Skip to main content

"If you want some accessible but informative insight into football then I suggest you couldn't do better than the Political Economy of Football website, which is not only intelligible but comes with the added bonus of being written by Addicks fan Wyn Grant."
Ben Hayes - Charlton Athletic programme

The Premiership

Share/Save

Chinese offer for Newcastle

Mike Ashley is considering an offer from a Chinese consortium to invest in Newcastle United.   A stake rather than a full takeover seems to be on the table, but a minority investment could lead to a complete takeover in time.

Ashley values his stake at £350m -£400m which has so far deterred potential buyers, but the Chinese appetite for a slice of Premiership action is strong.   A substantial investment would help Newcastle to recruit top players.

Evening games on Saturdays?

Premier League clubs are considering playing games on Saturday nights with a 7.45 pm kick off.  Up to 30 more fixtures will be shown live in the next broadcasting deal which runs the risk of market saturation unless new formats can be found.

However, fans are unlikely to welcome the idea as it would make it more difficult for them to attend away matches without an overnight stay.

Premier League viewing figures fall

Premier League football has suffered the biggest drop in viewing on Sky's TV platorm for at least seven years.  Average viewing on Sky's live TV platform fell 14 per cent and total viewing hours 6 per cent over the season.

Sky is paying £10m a game, two thirds more than previously, to screen matches in a three year deal.  It is spending £4.2bn for 126 games a year.  BT is paying £960m for its right to show 42 games a season.  It recorded a more modest fall in average viewing of 2 per cent, but that is from a lower base.

Premier League tightens ownership test

The Premier League has tightened up its Owners and Directors Test.   For the first time it will take into account whether prospective owners have committed an offence which would count as such in the UK.

There is concern about the increasing number of Chinese backed takeovers and the lack of transparency surrounding their financial arrangements.

Top six want bigger share of spoils

Overseas broadcasting fees have become increasingly important in the Premier League's revenue stream.  An estimated £3bn of the £8.3bn broadcasting pot now comes from this source.

German tax probe could force Saints sale

The pressure on Katrien Liebherr to sell Southampton could increase as a result of an investigation by the German tax authorities.   The public prosecutor's office is investigating the tax liability of her late father, Markus Liebherr.

Premier League fatigue leads to Europe failure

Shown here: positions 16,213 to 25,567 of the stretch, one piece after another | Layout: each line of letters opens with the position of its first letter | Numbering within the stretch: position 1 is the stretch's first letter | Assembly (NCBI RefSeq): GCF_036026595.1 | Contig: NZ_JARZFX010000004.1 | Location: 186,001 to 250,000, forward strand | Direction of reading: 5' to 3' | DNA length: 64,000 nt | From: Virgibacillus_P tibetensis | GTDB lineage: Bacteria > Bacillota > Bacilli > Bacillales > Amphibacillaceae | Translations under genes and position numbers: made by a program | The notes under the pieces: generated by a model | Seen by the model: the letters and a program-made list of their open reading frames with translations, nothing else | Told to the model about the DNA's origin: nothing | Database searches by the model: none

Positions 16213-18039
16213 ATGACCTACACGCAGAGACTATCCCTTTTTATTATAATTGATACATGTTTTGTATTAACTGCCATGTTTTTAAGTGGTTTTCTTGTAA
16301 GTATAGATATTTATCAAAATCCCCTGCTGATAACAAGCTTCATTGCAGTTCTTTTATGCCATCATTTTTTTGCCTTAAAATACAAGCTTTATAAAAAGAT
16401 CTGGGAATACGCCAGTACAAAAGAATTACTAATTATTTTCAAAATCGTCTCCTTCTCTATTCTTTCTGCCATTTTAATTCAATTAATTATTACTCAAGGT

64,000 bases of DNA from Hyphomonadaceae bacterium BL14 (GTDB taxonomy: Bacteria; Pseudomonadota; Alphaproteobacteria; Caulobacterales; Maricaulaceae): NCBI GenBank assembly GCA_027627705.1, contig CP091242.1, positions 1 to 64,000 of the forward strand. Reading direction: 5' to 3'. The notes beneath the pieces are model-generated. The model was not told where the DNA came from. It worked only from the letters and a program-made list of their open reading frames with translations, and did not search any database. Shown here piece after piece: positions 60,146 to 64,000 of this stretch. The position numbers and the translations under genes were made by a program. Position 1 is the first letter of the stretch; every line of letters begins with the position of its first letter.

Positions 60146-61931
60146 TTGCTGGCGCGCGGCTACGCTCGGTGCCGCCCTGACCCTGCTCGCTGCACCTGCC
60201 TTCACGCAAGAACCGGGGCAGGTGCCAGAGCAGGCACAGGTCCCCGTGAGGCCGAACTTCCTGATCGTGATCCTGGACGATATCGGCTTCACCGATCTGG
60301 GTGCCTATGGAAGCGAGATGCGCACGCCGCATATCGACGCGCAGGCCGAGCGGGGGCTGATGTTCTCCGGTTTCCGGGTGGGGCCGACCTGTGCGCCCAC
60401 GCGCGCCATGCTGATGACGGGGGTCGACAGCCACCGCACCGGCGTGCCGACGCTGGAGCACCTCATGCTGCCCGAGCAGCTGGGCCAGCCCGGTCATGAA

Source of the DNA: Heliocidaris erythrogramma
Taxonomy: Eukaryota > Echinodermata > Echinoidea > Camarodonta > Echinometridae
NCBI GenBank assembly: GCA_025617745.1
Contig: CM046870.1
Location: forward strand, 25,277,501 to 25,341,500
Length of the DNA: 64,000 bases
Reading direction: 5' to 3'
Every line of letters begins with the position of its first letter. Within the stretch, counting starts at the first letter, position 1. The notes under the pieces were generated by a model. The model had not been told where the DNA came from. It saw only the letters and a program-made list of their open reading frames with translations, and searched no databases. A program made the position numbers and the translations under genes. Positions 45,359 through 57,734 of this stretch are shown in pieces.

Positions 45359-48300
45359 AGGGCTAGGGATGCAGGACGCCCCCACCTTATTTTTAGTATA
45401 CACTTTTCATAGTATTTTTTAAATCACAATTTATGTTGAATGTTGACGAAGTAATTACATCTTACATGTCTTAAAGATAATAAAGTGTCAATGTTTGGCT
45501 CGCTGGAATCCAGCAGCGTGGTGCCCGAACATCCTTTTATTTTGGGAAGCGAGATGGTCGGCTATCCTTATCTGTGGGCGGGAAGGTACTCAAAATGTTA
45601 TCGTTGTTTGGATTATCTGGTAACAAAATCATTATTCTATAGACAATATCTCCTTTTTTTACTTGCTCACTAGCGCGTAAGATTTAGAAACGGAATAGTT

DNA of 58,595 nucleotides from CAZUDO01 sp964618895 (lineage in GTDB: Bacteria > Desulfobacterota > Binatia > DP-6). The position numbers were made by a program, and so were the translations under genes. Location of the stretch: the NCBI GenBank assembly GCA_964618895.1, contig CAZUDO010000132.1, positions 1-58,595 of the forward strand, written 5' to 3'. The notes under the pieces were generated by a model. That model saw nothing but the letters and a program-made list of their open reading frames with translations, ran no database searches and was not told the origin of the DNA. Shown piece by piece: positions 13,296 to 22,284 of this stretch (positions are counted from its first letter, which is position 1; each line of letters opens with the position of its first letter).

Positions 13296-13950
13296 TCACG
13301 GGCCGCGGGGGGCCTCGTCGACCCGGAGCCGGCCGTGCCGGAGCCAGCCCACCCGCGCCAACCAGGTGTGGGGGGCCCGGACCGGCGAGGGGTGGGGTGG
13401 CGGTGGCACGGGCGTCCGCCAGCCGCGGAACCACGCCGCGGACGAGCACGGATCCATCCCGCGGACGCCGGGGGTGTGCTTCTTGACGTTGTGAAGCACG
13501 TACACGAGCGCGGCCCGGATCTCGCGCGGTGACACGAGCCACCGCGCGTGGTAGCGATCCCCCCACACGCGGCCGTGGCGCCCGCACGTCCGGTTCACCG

According to a Financial Times analysis, the amount of money in the Premier League has increased its competitiveness, to the point that the top clubs have to devote so much energy to the domestic campaign they are too drained to take on Europe's leading clubs.

Title earns Chelsea £151m

Champions Chelsea have earned nearly £151m in television fees and prize money.  Chelsea received almost £58m more than Leicester City did for winning the title last season.

Chelsea's prize money for coming top was £38.8m, while 'facility fees' for being shown live on television in 28 of their 38 league games brought in another £32.8m.   An equal share of TV deals, domestically and overseas, plus commercial income contributed about £79.2m.

Financial track record of Premiership clubs

Leading football journalist David Conn has provided an analysis of the accounts of Premier League clubs for 2015-16. Manchester United come out top with revenues of £515m and a profit of £49m.

The two years extension to Arsene Wenger's contract has received a rather unenthusiastic response from the club's fans and Conn suggests that any under performance is within Wenger's football operation. Football journalists in general seem to be rather critical of Wenger.

TV boosts football club values by €3bn

The combined worth of European football's leading clubs grew by about €3bn over the past year, boosted by the escalating value of broadcasting deals.   According to KPMG, the combined enterprise value of Europe's 32 richest sides was close to €30bn in 2016, a rise of 14 per cent from the previous year.

The list is dominated by Premier League clubs and is topped by Manchester United, which became the first club to be valued at more than €3bn.   Six other English clubs are among the 10 most valuable in Europe.